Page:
On October 15, during the NHDS update session of the 2021 CRKN Virtual Conference, Bengtson and Carole Urbain reported on the results of the consultation undertaken as part of the strategic planning process. They noted that access was the biggest priority identified by the community and that smaller institutions and historical societies were particularly interested in infrastructure and best practices (CRKN 2021). Bengtson noted that other themes arising from the community consultation are also directly related to open scholarship, including preservation, resource sharing and coordination of work, standards creation, funding, and strengthening diversity. Overall, Bengtson and Urbain emphasized “breaking down barriers to engagement” with the broader community as an important theme for guiding the NHDS’ future activities.

Works Cited

Beaudry, Guylaine, et al. 2014. The Future Now: Canada’s Libraries, Archives, and Public Memory. The Royal Society of Canada.

Bengtson, Jonathan, and Carol Shepstone. 2020. “‘Spinning In’: The Merger of with the Canadian Research Knowledge Network / Réseau canadien de documentation pour la recherche.” Partnership 15, no. 1.

Brown, Susan. 2018. “Survival: Canadian Cultural Scholarship in a Digital Age.” Studies in Canadian Literature / Études en littérature canadienne.

Calamai, Peter. 2007. “Archivists Embrace Digital Page.” Toronto Star, April 16, 2007,

CARL (Canadian Association of Research Libraries). 2017. 2018 Federal Budget – CARL Brief to House of Commons’ Standing Committee on Finance. August 4, 2017.

CARL (Canadian Association of Research Libraries). n.d. “Partners & Relations.”

Casey, Liam. 2011. “Toronto Online Book Archive Forced to Fire 75% of Staff.” Toronto Star, July 8, 2011.

CCA (Council of Canadian Academies). 2015. Leading in the Digital World: Opportunities for Canada’s Memory Institutions. February 4, 2015.

Charron, Jeremie. 2019. “Province Digitizing Centuries-old Trading Post Records to Mark Manitoba 150.” CTV News, February 28, 2019.

CRKN (Canadian Research Knowledge Network). 2021. “2021 CRKN Virtual Conference – 15 October 2021 – National Heritage Digitization Strategy (NHDS) Update.” Video, 29:53. October 15, 2021.

Geist, Michael. 2016. “Why Canada’s E-Library is Barren.” The Tyee, July 26, 2021.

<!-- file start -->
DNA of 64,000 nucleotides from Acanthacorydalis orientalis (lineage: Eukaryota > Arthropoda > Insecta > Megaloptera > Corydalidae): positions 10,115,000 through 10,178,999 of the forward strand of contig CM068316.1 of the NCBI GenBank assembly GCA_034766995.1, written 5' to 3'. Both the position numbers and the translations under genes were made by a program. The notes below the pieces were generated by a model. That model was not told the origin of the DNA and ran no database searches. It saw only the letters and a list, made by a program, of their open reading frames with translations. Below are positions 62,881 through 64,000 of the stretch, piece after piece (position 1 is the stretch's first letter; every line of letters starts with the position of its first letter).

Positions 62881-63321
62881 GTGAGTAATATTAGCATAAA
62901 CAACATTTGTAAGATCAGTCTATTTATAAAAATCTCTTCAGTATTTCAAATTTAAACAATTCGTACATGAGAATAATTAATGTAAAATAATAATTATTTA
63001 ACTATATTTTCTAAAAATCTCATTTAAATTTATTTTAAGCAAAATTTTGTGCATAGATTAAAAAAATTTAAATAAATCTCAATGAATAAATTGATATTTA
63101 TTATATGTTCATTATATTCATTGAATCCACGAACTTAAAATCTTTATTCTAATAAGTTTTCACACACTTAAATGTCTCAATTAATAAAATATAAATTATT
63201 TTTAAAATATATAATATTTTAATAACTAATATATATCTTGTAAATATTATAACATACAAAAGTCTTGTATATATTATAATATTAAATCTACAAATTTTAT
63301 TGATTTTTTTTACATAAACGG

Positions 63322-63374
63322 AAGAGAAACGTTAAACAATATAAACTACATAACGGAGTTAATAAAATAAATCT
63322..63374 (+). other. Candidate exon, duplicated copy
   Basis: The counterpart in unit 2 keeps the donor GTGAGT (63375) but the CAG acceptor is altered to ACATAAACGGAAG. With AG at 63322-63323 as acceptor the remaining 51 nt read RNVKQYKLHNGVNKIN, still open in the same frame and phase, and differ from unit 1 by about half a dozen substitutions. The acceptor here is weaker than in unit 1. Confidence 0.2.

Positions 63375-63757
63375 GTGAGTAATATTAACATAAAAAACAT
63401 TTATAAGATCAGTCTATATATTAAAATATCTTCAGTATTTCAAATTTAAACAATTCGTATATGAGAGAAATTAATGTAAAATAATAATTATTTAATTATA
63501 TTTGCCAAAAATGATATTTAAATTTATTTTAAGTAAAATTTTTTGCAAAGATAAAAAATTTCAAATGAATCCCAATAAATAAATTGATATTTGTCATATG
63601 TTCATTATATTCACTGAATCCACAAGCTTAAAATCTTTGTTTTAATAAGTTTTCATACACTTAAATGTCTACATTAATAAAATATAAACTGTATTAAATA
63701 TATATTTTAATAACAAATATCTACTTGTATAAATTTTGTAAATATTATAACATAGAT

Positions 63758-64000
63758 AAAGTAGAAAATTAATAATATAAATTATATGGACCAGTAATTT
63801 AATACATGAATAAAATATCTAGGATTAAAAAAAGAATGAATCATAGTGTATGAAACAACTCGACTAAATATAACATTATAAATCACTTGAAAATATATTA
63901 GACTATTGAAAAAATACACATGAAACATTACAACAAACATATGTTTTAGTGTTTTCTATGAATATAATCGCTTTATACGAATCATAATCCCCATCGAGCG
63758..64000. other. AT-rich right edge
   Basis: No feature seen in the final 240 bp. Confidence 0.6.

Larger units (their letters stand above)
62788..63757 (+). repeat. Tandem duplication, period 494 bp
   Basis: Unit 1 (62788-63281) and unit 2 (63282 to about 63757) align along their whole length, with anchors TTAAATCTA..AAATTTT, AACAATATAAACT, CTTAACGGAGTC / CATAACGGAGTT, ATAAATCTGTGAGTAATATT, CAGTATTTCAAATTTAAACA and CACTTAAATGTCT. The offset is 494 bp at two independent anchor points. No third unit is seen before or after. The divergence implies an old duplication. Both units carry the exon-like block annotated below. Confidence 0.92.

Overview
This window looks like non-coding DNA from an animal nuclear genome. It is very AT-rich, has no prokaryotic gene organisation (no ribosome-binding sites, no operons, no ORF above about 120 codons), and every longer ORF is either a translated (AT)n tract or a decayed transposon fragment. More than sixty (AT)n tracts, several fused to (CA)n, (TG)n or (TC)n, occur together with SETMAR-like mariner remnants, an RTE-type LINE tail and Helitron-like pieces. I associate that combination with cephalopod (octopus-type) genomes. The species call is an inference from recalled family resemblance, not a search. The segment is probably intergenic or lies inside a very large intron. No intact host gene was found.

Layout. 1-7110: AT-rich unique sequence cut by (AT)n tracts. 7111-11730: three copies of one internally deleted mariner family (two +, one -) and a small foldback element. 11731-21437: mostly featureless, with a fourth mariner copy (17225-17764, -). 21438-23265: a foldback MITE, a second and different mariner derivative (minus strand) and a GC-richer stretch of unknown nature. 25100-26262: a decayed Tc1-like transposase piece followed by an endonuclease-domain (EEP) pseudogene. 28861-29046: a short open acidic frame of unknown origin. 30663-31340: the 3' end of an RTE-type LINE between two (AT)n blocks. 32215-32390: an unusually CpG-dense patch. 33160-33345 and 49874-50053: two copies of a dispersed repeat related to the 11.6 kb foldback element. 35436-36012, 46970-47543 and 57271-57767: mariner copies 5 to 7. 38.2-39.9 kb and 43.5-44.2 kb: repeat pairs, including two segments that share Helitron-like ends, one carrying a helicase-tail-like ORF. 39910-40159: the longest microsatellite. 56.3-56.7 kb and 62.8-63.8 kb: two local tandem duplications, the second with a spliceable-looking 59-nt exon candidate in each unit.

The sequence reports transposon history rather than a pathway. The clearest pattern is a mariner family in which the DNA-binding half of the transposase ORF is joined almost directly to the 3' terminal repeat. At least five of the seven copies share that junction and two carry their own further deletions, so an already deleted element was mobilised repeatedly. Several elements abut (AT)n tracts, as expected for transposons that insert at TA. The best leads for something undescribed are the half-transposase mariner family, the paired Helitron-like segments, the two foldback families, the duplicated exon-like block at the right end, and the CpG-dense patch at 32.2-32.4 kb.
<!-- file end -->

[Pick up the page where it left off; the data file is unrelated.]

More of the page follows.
Ghoussoub, Michelle. 2012. “After Decades in Boxes, Vancouver’s LGBTQ Archive Now has a Home.” CBC News. November 3, 2021.

LAC (Library and Archives Canada). 2016a. “Building a Canadian National Heritage Digitization Strategy.”

LAC (Library and Archives Canada). 2016b. “Librarian and Archivist of Canada Announces National Heritage Digitization Strategy Collaboration – Canada News Centre.” June 4, 2016.

Mayer, Allana. 2016. “The National Heritage Defeatist Strategy.” August 23, 2016.

NHDS (National Heritage Digitization Strategy). n.d.-a. NHDS Business Plan 2018–2019.

NHDS (National Heritage Digitization Strategy). n.d.-b. “NHDS Newspaper Digitization Project.”

NHDS (National Heritage Digitization Strategy). n.d.-c. “NHDS Strategic Planning Process 2021.”

NHDS (National Heritage Digitization Strategy). 2018a. “Apply for NHDS Funding to Digitize Your Collections.” April 17, 2018.

NHDS (National Heritage Digitization Strategy). 2018b. “Fall Update from the National Heritage Digitization Strategy.” September 21, 2018.

NHDS (National Heritage Digitization Strategy). 2018c. “National Heritage Digitization Strategy: 21 Projects Approved for Funding across Canada.” October 16, 2018.

NHDS (National Heritage Digitization Strategy). 2020. “NHDS Secretariat Transferred to CRKN.” November 4, 2020.

NHDS (National Heritage Digitization Strategy). 2021b. “Next Steps for the NHDS: Governance and Strategic Planning Update.” June 7, 2021.

Panetta, Alexander. 2021. “A World of Art at our Fingertips: How COVID-19 Accelerated the Digitization of Culture.” CBC News, May 8, 2021.

Thorkelson, Erika. 2019. “Archives are Adapting to an Era of Digitization and Decolonization.” University Affairs, September 18, 2019.

Yarr, Kevin. 2018. “From Confederation to the Great War: P.E.I. Digital Newspaper Collection Expanding. October 23, 2018.